same thing. Like, everybody knows each other in this town.
It's a little boring, there's not much to do. All there is
is restaurants and banks. That's all we really have in this
town.
Narrator: Kenilworth, with
a population of under 10,000 and a median household income
under $50,000, has a mixture of housing and light manufacturing.
Narrator: In 1985, the principal
of the Harding Elementary School, in Kenilworth, invited Carolyn
Maher from Rutgers University to work with his teachers in
mathematics. At that time, no one could have guessed that
what started as a project with teachers would open the door
to a 12year study about the development of mathematical ideas.
Carolyn Maher: I began my career
as a mathematics teacher. I taught high school for several
years, and then taught mathematics at the 2year college level
for another six or seven years. Then I moved to mathematics
education at Rutgers University and discovered that I really
didn't know about little children. My own work was with older
students, high school students, and collegeage students,
and I had to learn more. So I began to go to classrooms and
work in classrooms with younger students.
Carolyn: When I visited Harding
elementary school in Kenilworth in 1985, I really had not
fully realized how rigid the math instruction was, it was
very rote; and it was sort of sad because the principal at
that time was so aware that the students who moved on to the
high school  their very best students  were barely making
C's in mathematics. And he was very concerned. This is really
before standards, this is before the reform movement in mathematics.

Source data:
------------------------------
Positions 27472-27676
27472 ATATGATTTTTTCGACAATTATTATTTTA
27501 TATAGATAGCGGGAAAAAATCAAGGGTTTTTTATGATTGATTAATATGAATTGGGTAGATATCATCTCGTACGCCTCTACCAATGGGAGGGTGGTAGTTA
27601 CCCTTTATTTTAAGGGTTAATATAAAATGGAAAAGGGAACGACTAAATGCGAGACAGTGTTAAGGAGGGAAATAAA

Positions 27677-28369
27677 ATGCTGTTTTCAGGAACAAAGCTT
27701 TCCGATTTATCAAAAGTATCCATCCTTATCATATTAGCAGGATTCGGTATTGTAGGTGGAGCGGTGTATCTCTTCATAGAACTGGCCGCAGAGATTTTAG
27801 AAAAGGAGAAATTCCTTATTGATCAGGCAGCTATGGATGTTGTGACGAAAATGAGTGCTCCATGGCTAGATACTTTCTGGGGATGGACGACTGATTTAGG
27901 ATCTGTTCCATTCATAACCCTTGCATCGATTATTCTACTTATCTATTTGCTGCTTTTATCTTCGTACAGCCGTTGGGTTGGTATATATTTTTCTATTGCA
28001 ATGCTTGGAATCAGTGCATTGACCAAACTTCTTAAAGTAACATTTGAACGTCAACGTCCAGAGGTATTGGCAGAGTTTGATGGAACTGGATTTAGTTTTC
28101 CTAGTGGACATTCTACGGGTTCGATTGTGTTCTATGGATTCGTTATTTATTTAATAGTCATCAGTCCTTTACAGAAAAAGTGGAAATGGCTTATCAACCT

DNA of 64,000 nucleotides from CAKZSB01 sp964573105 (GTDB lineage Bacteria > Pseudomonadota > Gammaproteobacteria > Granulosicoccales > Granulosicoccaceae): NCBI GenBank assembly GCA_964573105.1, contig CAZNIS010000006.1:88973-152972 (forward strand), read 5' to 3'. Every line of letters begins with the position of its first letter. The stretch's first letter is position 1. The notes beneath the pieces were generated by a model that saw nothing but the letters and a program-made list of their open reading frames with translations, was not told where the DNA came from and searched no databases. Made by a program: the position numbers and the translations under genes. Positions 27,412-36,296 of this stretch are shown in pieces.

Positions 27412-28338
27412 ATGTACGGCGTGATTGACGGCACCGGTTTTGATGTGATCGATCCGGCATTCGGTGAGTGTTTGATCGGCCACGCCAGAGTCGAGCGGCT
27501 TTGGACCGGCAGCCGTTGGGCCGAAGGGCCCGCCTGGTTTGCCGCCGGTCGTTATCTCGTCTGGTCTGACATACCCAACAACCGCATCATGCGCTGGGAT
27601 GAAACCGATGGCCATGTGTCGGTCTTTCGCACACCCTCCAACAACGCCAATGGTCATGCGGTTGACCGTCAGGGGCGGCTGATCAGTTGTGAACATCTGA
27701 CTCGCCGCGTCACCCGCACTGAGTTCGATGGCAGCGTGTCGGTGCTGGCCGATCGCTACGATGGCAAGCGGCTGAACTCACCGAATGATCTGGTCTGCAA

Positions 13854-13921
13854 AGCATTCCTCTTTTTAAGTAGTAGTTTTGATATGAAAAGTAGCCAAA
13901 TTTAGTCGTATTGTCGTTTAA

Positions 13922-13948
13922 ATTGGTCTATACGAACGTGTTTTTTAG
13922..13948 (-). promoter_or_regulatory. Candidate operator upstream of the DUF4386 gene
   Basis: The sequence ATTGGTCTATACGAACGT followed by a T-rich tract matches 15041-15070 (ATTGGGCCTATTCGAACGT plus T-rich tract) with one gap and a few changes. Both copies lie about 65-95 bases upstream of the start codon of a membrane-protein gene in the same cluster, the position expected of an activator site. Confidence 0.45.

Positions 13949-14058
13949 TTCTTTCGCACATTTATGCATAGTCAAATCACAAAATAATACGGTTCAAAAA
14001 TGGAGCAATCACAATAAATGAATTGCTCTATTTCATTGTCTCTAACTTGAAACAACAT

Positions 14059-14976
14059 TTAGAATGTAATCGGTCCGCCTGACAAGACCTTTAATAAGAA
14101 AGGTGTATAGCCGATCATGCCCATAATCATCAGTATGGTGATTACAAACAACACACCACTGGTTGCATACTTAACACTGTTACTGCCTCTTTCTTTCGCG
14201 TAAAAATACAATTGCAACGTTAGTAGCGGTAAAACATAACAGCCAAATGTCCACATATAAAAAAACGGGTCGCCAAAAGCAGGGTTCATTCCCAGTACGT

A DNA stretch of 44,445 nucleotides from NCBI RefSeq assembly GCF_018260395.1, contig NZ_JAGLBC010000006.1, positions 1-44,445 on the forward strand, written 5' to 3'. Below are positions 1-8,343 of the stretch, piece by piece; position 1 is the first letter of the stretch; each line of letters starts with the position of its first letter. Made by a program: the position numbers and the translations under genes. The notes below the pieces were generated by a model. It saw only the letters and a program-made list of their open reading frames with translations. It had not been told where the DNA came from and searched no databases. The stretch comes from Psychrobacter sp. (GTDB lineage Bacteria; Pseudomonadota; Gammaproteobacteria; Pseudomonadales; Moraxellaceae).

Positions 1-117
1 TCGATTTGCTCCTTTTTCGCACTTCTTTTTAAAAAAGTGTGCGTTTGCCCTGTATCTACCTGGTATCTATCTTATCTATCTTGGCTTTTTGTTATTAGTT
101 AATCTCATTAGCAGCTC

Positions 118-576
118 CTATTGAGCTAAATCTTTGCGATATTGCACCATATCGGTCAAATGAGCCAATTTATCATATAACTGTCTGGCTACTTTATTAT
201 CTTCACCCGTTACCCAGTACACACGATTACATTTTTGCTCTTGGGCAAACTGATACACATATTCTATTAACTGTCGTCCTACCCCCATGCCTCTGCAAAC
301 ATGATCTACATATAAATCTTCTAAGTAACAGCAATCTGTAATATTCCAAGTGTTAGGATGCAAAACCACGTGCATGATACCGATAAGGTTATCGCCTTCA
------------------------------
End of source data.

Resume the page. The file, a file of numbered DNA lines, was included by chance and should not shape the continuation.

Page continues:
The curriculum was very rigid, very atomistic, and very much
computationdriven. And there was really no attempt to develop
understanding on the part of those students.
Carolyn: We worked in the elementary
school with the teachers in K8 for 3 years. That was really
a wonderful time. Now we worked with the teachers to think
more deeply about the mathematics they were teaching. And
we were aware that there was really no research about how
students developed mathematically, when they had an opportunity
from a very young age to do thoughtful mathematics.
[Voices of students in classroom]
Narrator: In 1989, just as
small, reasonably priced video cameras were becoming available
to researchers, Carolyn's group began to videotape the Kenilworth
students working on mathematical activities. These activities,
which were separate from the standard school curriculum, were
designed to reveal the students' mathematical thinking.
Carolyn: Video cameras became
an important tool for us  became not only a tool for us so
that we could share what was happening in certain instances
with the kind of exciting discoveries children were making,